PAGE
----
Asset 1

Global Go To Think Tank Index (GGTTI) 2020 launched                    111,75 Think Tanks across the world ranked in different categories.                SDPI is ranked 90th among “Top Think Tanks Worldwide (non-US)”.           SDPI stands 11th among Top Think Tanks in South & South East Asia & the Pacific (excluding India).            SDPI notches 33rd position in “Best New Idea or Paradigm Developed by A Think Tank” category.                SDPI remains 42nd in “Best Quality Assurance and Integrity Policies and Procedure” category.              SDPI stands 49th in “Think Tank to Watch in 2020”.            SDPI gets 52nd position among “Best Independent Think Tanks”.                           SDPI becomes 63rd in “Best Advocacy Campaign” category.                   SDPI secures 60th position in “Best Institutional Collaboration Involving Two or More Think Tanks” category.                       SDPI obtains 64th position in “Best Use of Media (Print & Electronic)” category.               SDPI gains 66th position in “Top Environment Policy Tink Tanks” category.                SDPI achieves 76th position in “Think Tanks With Best External Relations/Public Engagement Program” category.                    SDPI notches 99th position in “Top Social Policy Think Tanks”.            SDPI wins 140th position among “Top Domestic Economic Policy Think Tanks”.               SDPI is placed among special non-ranked category of Think Tanks – “Best Policy and Institutional Response to COVID-19”.                                            Owing to COVID-19 outbreak, SDPI staff is working from home from 9am to 5pm five days a week. All our staff members are available on phone, email and/or any other digital/electronic modes of communication during our usual official hours. You can also find all our work related to COVID-19 in orange entries in our publications section below.    The Sustainable Development Policy Institute (SDPI) is pleased to announce its Twenty-third Sustainable Development Conference (SDC) from 14 – 17 December 2020 in Islamabad, Pakistan. The overarching theme of this year’s Conference is Sustainable Development in the Times of COVID-19. Read more…       FOOD SECIRITY DASHBOARD: On 4th Nov, SDPI has shared the first prototype of Food Security Dashboard with Dr Moeed Yousaf, the Special Assistant to Prime Minister on  National Security and Economic Outreach in the presence of stakeholders, including Ministry of National Food Security and Research. Provincial and district authorities attended the event in person or through zoom. The dashboard will help the government monitor and regulate the supply chain of essential food commodities.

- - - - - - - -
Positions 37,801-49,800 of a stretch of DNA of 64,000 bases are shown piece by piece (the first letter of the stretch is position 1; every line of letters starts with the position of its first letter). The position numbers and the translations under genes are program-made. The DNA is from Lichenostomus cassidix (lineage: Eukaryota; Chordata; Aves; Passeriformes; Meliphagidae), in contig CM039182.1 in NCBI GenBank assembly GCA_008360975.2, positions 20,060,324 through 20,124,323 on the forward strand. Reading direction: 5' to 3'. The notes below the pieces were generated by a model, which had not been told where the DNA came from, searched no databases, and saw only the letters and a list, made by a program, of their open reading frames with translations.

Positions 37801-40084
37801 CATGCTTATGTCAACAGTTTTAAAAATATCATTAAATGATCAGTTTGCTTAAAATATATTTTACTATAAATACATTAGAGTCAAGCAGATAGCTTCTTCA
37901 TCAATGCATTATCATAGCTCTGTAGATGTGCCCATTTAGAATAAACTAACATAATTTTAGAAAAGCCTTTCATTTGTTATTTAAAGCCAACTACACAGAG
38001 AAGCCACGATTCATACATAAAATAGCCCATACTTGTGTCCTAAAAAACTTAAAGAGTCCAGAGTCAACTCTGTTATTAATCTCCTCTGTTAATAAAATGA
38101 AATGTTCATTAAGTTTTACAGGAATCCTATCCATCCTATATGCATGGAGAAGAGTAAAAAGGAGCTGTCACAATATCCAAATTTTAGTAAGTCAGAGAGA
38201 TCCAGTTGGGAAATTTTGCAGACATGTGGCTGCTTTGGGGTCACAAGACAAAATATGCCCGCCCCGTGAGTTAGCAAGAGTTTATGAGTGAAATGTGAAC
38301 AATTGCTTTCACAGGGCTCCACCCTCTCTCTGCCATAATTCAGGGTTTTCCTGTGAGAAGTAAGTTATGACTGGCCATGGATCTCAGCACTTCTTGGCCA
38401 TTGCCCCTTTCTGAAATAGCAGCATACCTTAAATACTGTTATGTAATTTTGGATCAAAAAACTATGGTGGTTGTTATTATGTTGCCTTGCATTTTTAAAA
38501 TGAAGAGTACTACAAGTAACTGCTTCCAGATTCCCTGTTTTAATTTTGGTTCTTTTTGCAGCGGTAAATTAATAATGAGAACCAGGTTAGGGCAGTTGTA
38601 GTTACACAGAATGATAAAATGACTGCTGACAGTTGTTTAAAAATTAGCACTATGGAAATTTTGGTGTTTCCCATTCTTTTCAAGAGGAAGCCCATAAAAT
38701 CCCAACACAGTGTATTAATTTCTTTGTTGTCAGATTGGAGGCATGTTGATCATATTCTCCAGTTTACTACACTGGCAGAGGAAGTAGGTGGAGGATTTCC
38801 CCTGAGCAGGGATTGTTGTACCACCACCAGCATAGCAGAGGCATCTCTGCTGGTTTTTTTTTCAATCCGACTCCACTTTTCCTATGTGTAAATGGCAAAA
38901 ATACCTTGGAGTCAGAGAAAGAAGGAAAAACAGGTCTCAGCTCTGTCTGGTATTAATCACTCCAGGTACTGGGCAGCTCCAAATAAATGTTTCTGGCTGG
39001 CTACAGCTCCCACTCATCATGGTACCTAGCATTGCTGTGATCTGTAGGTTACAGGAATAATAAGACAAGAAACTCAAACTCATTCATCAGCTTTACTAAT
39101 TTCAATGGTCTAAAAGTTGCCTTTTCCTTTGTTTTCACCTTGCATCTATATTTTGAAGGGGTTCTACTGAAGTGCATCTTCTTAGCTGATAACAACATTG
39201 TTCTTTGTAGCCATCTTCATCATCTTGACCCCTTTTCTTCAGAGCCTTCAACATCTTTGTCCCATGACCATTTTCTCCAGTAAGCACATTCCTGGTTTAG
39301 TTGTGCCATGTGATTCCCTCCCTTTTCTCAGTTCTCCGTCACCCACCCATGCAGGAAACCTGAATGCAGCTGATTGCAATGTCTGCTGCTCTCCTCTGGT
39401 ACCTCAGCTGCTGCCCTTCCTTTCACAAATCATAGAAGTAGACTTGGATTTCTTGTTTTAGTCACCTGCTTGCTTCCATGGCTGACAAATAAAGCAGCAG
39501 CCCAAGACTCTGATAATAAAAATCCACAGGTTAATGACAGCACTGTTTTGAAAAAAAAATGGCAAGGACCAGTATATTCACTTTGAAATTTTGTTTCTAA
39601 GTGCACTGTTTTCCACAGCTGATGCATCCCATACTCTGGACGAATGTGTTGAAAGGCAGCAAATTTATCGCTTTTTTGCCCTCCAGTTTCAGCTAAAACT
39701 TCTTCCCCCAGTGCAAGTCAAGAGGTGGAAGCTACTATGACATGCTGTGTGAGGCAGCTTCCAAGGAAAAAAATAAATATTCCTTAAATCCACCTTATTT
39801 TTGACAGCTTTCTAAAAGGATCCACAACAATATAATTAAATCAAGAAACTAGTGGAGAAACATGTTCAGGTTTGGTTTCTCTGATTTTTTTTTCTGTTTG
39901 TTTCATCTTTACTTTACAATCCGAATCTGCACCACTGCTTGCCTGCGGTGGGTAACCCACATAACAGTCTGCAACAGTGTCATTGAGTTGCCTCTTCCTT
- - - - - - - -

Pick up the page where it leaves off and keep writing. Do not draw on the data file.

This article discusses some key constraints in the way of developing South Asian value chains. Using a qualitative approach we have surveyed private sector representatives from Bangladesh, India, Pakistan and Sri Lanka. The article, among other challenges, particularly notes, (a) lack of functional economic corridors in the region; (b) conflict zones brewing mistrust between neighbours; (c) slow progress on trade facilitation and free trade agreements in the region; (d) and non-tariff barriers that prevent skills and technology transfer in the region, as some of the most important issues requiring policy response.

In order to strengthen the region-wide value chains, the article recommends priority implementation of pending agreements related to transport, energy, connectivity and dispute resolution. Second, in order to bring down the cost of doing business, trade facilitation measures across the region may be expedited. Third, government-to-government contact needs to be enhanced and institution-specific connectivity is important to resolve issues such as compliance with product standards, visas for business community and technical staff, harmonization of licenses and permits (for example, at the state level in India), and opening up of bank branches.


Abbasi M. (2012). Sustainable practices in Pakistani manufacturing supply chains: Motives, sharing mechanism and performance outcome. Journal of Quality and Technology Management, VIII(II), 5174. , Google Scholar
Abe M. (2013). Expansion of global value chains in Asian developing countries: Automotive case study in the Mekong subregion. BangkokEconomic and Social Combinations for Asia and Pacific (ESCAP). , Google Scholar
APICS & PWC. (2013). Sustainable supply chains: Making value the priority. APICS and PWC Survey Report. , Google Scholar
Babar M.Bilal M. (2012). Effectiveness of supply chain management of fashion industryProceedings of 2nd International Conference on Business ManagementUniversity of Management and Technology, Lahore, Pakistan. , Google Scholar
Banga R. (2013). Measuring value in global value chains. UNCTAD Background Paper No. RVC-8, Geneva. , Google Scholar
Banomyong R. (2010). Supply chain dynamics in Asia. Asian Development Bank Institute, Working Paper No. 184, Manila. , Google Scholar
Bhattacharya D.Moazzem K. (2013). Least developing countries in the global value chains: Trends, determinants and challenges. Center for Policy Dialogue (CPD), Working Paper No. 104, Dhaka. , Google Scholar